Laboratories are not the same as manufacturing environments so do the standard Lean ‘Wastes’ even apply in Labs?
Real Lean Transformation
Laboratories are not the same as manufacturing environments so do the standard Lean ‘Wastes’ even apply in Labs?
QC test methods and the overall testing approach employed in laboratories can themselves be inherently wasteful. What steps should be taken to identify and eliminate such waste?
In operations where the short interval (e.g. daily or weekly) workload varies, the most common method of distributing the work is to share it equally between the available people. We call this method “available work through available people”. The consequence of this approach is that even low daily workloads expand to fill the day resulting in poor productivity. Carefully designed standard work can improve your department’s performance by consistently making the most out of people’s time.
Lean originated in the automotive industry and it’s easy to see how the tools and concepts are a good fit for that type of manufacturing. It’s much less obvious however that Lean can and should be applied in Labs. In recent times Lean Lab projects have become quite common but…
Is Lean really an appropriate strategy in the Lab environment or are labs just blindly following trends?
Do you want to reduce lead times while improving productivity in your QC testing laboratory? Read the following case study to find out how.
Lab testing schedules are often dominated by complex prioritization strategies but there is a less stressful way to successfully deal with samples.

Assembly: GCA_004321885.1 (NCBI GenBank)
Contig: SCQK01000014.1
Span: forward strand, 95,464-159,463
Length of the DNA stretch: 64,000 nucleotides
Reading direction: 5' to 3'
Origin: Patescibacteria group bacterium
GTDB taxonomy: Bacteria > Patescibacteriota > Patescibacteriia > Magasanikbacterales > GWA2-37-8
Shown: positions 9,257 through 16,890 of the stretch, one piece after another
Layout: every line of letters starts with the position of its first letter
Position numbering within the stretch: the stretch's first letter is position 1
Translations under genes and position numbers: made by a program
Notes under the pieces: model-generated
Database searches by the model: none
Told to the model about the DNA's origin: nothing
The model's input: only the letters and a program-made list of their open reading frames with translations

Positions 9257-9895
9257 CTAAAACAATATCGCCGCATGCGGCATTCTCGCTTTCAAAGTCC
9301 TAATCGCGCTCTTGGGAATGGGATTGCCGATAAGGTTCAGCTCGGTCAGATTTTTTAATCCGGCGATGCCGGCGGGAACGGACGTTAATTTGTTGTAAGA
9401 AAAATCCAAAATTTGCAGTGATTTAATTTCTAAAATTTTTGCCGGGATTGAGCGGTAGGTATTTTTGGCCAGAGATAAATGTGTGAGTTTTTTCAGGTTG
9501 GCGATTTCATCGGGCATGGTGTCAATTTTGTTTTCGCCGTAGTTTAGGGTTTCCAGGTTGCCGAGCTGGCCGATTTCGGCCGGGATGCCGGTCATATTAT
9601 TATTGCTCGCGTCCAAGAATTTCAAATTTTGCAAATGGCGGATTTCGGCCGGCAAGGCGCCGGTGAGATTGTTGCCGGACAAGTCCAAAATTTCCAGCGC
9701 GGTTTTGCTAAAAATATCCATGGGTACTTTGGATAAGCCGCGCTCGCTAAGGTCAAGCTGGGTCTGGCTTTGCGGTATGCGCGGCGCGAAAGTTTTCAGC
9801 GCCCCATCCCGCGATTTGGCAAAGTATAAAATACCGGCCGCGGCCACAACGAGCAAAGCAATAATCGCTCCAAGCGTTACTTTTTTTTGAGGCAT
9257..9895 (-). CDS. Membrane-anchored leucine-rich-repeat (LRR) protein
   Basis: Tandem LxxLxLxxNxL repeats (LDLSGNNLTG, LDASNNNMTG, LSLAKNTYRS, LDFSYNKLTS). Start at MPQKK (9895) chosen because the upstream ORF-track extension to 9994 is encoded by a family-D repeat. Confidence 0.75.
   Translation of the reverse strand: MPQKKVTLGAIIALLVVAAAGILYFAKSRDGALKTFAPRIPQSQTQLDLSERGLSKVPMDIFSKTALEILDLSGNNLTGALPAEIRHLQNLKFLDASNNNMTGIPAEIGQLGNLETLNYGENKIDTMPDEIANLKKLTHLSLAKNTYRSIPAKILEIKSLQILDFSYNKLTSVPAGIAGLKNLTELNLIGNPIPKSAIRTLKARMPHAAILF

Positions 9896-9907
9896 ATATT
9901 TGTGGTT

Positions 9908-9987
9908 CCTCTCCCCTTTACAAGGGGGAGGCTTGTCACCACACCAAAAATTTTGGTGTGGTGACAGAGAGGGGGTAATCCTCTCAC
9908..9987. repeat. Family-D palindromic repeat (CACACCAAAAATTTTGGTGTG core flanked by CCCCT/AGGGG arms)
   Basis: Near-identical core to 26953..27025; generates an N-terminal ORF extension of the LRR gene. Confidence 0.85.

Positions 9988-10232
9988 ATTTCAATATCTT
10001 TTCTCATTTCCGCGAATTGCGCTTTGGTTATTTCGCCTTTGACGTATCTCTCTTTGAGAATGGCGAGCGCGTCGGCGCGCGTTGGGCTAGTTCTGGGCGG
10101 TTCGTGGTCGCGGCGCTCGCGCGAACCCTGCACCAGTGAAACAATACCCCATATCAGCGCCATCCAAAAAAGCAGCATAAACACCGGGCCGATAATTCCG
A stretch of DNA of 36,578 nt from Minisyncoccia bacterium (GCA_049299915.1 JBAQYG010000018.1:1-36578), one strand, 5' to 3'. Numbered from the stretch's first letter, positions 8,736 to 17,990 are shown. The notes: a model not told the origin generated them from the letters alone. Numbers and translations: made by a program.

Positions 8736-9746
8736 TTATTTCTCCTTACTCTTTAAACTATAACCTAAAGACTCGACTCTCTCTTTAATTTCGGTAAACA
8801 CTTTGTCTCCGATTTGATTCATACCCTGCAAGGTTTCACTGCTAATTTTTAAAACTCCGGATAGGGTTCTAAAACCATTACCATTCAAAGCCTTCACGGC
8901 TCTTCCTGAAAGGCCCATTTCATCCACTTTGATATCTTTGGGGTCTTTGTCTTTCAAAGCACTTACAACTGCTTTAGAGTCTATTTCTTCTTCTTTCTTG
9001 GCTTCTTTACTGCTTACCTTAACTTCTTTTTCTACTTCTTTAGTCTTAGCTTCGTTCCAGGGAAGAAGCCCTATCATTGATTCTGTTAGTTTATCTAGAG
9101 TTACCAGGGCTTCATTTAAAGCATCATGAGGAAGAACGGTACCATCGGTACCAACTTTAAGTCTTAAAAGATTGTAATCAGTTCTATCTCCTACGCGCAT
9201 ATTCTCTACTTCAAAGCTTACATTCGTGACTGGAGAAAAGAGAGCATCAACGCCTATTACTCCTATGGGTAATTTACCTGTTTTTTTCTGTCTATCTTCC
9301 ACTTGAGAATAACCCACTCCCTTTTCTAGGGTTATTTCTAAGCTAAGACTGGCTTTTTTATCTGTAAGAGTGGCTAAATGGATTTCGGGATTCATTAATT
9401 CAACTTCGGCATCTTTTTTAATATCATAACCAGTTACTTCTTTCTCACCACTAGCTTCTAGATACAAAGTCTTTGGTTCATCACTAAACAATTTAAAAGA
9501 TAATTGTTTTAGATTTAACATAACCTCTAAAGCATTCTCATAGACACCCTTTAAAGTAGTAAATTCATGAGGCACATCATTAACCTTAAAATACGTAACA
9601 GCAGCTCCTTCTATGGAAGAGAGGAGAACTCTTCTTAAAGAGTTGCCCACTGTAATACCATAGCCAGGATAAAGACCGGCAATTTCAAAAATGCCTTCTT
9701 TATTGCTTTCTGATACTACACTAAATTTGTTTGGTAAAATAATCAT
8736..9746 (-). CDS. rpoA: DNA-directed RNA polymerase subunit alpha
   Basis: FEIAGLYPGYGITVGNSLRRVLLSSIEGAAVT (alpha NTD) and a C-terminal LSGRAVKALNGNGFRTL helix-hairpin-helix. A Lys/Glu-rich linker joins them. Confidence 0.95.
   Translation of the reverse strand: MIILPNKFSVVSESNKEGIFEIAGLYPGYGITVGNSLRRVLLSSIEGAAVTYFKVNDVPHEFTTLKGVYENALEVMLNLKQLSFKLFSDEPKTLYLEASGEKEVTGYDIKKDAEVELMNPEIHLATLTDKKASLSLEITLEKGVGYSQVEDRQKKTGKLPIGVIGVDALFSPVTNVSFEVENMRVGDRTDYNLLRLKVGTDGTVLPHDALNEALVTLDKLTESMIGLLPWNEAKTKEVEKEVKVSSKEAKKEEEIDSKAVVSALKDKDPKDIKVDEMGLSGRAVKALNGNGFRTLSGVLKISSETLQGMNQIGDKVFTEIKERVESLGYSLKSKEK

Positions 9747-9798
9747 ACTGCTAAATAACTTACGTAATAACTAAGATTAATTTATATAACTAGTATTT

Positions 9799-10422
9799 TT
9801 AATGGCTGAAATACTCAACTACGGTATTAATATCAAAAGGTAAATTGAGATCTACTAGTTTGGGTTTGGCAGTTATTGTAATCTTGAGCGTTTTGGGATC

Dedication of resources may seem like a good way to have “Subject Matter Experts” (SMEs) get through work quickly, but it gives rise to a costly productivity penalty. The antidote is to level the workload across the team (without compromising the important role of the SME!).
Service level agreements provide a basis for the metrics against which performance of groups are measured. Discussing and understanding the reasons for (or even implementing) service level agreements are an important initial stage of Lean projects.
BSM lead large, transformative change initiatives on sites across the world in the pharmaceutical and life sciences sectors. Management of such initiatives is not trivial and can indeed be quite difficult, but the benefits that can be realized constitute a marked improvement on the status quo. Over the past decade, BSM have developed detailed and structured methodologies to ensure that change is implemented smoothly and, most importantly, that it is sustained into the future.
The concept of flow is a key element in achieving lean operations. This fact has not gone unnoticed by laboratories but many still struggle to achieve real flow and very often the final review and release of samples can prove to be somewhat of a bottle neck. The final review and release tasks should not be thought of as being autonomous or decoupled from the testing process and should be incorporated in the flowed process.
Time in an operational environment can be classified as (1) processing time and (2) non-processing time. Focusing solely on making the processing time efficient is a significant cause of lost improvement opportunities. Standardising variable non-processing time activity (e.g. changeovers) can realise a surprisingly large improvement: a typical changeover standardisation program alone usually achieves 50%+ reduction in changeover times. This increases the time available for processing, but also increases yield and the productivity of resources.
Raw materials / consumables labs are integral to the smooth and stable operation of a production plant and as such they perform a very important function. The cardinal sin for an incoming materials laboratory is to cause a change in the production schedule due to a material not being released on time. While most plants will try to have some sort of fixed production schedule, production environments are inherently fluidic and dynamic in nature. This fluidity can negatively impact the lab; often leading to constant prioritization and re-prioritization cycles of materials to be tested in the laboratory. This means that a lot of unnecessary non value-add effort is expended on scheduling. The net effect of all of this is a pressurized environment where analysts feel that they are in constant firefighting mode.